Representing the creative future

Friend, and collaborator: Julian DuFour and Céline Schubert

What happens when university tells you to work with your best friend?

“Whenever there is a slight opportunity or a loophole in an assignment, I’m working with Céline,” says Julian DuFour, a 1st year FCP student at Central Saint Martins, of his most recent collaboration with his friend and menswear designer Céline Schubert. This opportunity arose when Julian was tasked with creating an alternative lookbook for a 2nd year Menswear designer as part of his degree.

The project brief challenged Julian to document any part of the designer’s work that he found interesting. “But I knew if I was going to shoot, it was going to have to be everything,” admits Julian. The focus of the ensuing images, however, was on Celine’s 1st year white shirt project. Julian’s affection for this garment is unsurprising as Céline used him as a fit model, thus he saw the garment develop from illustration to construction.

The toile which was fit to Julian’s body also features in the lookbook, draped across chairs, and worn by Céline. “The nicest fabric was used for the toile, and the not nice fabric was used for the real garment; they had run out of the nice one”, confides Céline, which poetically reflects the prominence of her toile in Julian’s photographs.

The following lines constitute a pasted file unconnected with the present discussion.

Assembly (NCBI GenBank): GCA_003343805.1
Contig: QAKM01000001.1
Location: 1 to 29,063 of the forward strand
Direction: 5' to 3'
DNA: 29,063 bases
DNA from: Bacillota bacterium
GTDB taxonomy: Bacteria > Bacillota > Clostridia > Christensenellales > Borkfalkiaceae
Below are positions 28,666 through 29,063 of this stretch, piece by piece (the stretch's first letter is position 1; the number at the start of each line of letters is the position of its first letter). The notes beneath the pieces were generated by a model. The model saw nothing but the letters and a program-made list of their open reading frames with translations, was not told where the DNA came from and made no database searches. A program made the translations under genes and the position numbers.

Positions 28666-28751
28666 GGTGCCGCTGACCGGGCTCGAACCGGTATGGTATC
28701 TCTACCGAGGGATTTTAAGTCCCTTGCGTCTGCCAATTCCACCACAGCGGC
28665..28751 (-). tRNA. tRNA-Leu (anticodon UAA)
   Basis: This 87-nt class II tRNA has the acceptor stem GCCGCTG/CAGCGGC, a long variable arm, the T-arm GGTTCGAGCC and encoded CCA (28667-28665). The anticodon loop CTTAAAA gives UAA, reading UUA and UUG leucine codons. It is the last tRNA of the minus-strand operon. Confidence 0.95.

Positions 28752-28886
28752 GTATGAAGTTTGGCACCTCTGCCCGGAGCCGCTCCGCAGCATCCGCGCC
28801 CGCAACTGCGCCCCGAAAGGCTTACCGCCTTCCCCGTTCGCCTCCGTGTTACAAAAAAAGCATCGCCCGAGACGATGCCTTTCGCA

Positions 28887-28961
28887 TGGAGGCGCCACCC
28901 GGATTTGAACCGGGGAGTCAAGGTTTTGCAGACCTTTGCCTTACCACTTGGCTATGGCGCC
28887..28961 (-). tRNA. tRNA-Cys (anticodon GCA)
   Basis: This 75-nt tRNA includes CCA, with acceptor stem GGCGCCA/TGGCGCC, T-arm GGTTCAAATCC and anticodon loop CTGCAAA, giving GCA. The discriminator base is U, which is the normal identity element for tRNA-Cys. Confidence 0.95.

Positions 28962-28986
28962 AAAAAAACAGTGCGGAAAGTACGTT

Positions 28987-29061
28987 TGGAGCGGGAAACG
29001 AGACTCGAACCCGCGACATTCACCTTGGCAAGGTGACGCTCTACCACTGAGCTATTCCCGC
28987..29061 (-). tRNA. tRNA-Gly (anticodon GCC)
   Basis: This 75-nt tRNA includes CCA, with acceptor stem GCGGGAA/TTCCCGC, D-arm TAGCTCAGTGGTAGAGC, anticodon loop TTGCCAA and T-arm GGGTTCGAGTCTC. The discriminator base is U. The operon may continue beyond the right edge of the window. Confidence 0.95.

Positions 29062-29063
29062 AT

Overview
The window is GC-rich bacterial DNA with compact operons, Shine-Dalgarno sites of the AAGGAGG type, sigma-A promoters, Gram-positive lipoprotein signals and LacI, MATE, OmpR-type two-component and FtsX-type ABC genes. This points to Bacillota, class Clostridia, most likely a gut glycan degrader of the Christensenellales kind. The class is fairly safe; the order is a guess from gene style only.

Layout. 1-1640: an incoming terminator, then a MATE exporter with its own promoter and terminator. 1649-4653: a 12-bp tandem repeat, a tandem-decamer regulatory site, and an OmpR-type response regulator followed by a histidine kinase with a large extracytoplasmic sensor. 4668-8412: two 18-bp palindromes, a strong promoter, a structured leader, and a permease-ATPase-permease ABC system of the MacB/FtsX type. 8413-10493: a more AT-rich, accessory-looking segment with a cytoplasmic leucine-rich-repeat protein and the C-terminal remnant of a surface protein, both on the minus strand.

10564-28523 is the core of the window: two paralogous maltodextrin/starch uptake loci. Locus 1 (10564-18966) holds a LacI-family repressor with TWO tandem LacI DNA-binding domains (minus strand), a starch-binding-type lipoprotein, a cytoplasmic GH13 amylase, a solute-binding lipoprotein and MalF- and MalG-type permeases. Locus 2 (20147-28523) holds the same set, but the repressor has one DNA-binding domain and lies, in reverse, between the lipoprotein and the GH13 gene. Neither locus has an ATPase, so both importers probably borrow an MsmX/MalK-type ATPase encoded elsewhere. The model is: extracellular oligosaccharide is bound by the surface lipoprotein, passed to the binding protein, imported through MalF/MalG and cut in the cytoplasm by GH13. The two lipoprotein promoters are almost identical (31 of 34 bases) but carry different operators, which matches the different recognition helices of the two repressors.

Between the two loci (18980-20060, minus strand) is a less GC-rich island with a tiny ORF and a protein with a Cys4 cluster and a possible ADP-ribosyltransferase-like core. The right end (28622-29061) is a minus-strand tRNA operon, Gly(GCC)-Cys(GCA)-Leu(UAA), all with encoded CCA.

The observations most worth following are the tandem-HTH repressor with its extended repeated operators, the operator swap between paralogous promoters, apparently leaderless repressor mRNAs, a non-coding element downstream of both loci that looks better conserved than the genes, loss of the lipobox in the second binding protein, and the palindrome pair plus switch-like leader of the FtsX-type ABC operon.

A great influence on Céline’s designs and the aesthetic of Julian’s photographs was the photographer Brassaï who, incidentally, hails from the same region in Romania as Céline. Julian, like Brassai, used black and white film to shoot at the familiar CSM studios, explaining: “It’s more tactile, it’s more romantic. I tend to produce my best work on film, just because I can’t afford to make mistakes.”

The images are backlit with a soft diffuser, making the poses look almost biblical. One particularly striking image stages the designer Céline in the lap of the model, Fabrice Desvaux de Marigny, recreating the tableau from Michelangelo’s Pietà sculpture. I ask about Julian and Céline’s choice of including the designer, mainly nude, in the shoot. “It wasn’t about the fragility of a woman being supported by a man,” asserts Julian, disregarding any gender subtext. “It was about putting the spotlight on the designer as an overworked CSM student who is making gorgeous things. And having the model – who is often seen as this stupid disposable thing in fashion – in the supporting role”.

As their friendship has passed the test of a working relationship, Julian and Céline hope to continue collaborating.